Cable routes and brainstorming the back wall
In order to better hide any stray cables from the power supply out of view, I install a back wall between the mainboard and the power supply mount. The back wall, made from a medium density wood fibre plate, is cut to size for me. When I start to install it, I suddenly realize that I don't have enough room on the sides. If I were to drill holes into the wood on the far outside, they would immediately tear out under the load of the plate and the components are attached onto it. I'll have to think of something else.
That’s it, I'm not risking it anymore. How much space do I have at the back of the case? I use the resulting measurements in all of my ongoing calculations. These also include the Ryzen 7 2700X CPU with an Alphacool water block, the 32 GB Corsair Dominator RAM and the Samsung EVO Plus M.2-SSD. It's a good if tight fit. But that's what the project is all about: modern components in a housing that is not made for them. Of course there'll be some tight spots, and it's my job to look for creative solutions to these problems.
There we go, everything's in place. Time to draw out those templates for the pump/reservoir combo and the distro plate. I want to design and mill them out using the Fusion 360 CAD software. First, I lay the MDF board into the case. I stick paper onto the board, which I've previously cut to the size of the pump/reservoir combo and the distro plate. Then I draw the most important points: the recess for the pump as well as the inlet and outlet ports. Now I've got all the templates I need to edit in Fusion 360. More on this in a later article.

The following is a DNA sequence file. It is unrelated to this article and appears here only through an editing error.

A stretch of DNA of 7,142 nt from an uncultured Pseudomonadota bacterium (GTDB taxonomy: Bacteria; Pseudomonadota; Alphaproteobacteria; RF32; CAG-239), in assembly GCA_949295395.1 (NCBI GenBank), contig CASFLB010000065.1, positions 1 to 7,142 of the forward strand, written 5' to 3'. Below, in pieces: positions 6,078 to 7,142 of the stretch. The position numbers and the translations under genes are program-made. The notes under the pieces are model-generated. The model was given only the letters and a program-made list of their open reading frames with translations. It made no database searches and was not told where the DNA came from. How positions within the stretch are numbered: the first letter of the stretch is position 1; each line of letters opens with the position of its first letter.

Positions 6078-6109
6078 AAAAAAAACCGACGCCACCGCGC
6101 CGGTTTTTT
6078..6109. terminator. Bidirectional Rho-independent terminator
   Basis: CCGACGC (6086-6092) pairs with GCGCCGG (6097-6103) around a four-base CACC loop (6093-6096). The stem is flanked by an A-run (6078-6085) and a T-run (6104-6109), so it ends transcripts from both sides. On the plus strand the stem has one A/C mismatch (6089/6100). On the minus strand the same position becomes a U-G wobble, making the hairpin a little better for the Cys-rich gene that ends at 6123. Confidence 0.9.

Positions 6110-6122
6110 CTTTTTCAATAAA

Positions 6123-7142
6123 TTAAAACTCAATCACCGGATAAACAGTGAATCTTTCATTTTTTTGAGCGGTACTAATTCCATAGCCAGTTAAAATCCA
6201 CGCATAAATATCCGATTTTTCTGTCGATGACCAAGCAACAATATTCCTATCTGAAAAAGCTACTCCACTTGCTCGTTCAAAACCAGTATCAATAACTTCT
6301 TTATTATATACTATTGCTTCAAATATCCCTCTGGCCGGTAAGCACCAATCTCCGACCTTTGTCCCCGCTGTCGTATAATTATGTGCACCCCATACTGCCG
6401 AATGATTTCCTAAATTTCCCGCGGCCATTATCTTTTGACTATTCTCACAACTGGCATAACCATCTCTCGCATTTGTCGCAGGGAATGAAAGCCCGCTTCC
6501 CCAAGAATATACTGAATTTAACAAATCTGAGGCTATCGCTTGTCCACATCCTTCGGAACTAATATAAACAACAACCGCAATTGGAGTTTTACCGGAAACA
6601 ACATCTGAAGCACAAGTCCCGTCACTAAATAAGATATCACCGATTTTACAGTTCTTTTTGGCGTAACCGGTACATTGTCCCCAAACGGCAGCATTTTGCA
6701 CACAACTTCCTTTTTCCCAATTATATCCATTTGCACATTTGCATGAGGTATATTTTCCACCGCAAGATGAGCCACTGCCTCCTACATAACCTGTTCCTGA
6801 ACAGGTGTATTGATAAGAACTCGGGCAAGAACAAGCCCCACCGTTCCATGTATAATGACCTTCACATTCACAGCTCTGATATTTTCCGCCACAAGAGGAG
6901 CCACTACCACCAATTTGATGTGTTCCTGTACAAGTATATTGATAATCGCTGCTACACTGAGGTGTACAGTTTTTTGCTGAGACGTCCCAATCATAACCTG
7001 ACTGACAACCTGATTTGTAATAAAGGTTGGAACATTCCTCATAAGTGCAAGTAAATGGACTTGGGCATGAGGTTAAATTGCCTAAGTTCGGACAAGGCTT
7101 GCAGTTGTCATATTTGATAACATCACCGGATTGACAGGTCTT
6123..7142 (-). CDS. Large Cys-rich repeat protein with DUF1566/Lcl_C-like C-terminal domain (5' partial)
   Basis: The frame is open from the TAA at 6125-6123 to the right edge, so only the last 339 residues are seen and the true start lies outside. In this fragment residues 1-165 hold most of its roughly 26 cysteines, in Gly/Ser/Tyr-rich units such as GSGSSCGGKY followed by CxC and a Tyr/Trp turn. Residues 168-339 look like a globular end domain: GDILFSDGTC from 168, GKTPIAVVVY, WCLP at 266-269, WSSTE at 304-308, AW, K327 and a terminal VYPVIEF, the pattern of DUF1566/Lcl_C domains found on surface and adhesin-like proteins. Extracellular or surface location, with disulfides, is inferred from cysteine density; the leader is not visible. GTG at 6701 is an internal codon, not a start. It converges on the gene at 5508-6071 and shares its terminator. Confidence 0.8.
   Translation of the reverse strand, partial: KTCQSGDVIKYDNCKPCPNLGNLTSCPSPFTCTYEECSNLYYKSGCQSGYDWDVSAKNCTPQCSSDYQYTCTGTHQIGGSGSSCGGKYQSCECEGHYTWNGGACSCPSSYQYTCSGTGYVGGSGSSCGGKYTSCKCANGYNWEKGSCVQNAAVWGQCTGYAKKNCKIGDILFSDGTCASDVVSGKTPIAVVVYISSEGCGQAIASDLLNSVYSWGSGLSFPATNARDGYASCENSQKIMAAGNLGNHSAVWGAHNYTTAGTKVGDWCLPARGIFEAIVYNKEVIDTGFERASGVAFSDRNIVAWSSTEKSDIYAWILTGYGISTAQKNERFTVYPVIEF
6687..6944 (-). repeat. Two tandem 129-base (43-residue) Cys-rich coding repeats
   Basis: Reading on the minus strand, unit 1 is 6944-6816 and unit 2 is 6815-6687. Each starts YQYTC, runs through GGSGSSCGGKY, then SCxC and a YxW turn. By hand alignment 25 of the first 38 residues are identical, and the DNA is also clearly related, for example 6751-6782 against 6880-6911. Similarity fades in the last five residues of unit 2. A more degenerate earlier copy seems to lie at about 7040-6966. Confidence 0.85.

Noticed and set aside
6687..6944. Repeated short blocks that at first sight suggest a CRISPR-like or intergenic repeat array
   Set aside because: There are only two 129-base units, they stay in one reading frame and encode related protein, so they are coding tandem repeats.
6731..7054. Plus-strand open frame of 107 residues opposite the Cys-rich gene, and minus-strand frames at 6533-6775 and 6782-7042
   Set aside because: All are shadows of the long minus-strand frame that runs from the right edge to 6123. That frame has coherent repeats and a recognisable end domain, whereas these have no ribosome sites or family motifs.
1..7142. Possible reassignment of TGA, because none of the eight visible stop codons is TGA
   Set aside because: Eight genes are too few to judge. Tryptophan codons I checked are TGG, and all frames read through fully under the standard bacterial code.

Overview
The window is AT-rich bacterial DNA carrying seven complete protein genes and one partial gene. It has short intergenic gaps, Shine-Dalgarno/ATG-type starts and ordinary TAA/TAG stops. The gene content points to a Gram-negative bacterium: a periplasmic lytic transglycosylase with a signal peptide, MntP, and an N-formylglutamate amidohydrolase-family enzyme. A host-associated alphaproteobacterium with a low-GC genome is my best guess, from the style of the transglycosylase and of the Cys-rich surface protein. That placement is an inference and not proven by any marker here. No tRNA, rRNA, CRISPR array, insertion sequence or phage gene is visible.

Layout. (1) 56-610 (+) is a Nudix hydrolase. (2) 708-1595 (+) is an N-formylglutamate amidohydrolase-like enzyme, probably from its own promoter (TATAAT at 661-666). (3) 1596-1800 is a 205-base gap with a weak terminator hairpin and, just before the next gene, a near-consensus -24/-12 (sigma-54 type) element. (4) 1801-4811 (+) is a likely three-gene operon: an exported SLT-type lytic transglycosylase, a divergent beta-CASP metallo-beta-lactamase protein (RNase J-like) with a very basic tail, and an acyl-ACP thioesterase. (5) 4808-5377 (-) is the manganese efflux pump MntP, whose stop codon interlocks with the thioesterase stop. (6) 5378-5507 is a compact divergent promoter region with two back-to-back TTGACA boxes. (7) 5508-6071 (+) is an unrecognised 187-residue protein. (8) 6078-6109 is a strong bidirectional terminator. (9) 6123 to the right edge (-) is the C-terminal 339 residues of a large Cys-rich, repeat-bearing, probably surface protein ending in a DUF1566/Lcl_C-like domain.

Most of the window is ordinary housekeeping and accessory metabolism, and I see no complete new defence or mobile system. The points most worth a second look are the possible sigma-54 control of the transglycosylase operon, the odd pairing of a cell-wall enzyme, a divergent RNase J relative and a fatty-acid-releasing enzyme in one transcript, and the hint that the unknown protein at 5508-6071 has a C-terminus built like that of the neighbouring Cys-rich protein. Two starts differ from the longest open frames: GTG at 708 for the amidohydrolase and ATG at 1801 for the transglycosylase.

In the end, the solution to my back wall problem is remarkably similar to the one used for the radiator mount: I mount aluminium crossbars along the case and attach the back wall to them. After careful consideration, I use five-millimetre-thick acrylic glass instead of MDF for the back wall. When it comes down to it, this material just looks better.
I mount the glass at a distance of 18 millimetres from the cross struts. I achieve this distance by placing metal tubes between the back of the acrylic and the crossbars. This way, the screws go through the acrylic glass first, then through the metal tubes and finally through the crossbars. The rear panel protrudes into the case and I have enough space for cable management, the fan controller and the SSD behind it.
Now I just spray the scaffold and the mounts with black paint. At long last, we are entering the most exciting phase of the project. I can't hold myself any longer and reinstall everything just to see what it all looks like with the back wall and the paint.
Next time I'll design the distro plate and the pump/reservoir combo. If you don't want to miss that thriller of an event, click on the «Follow author» button below.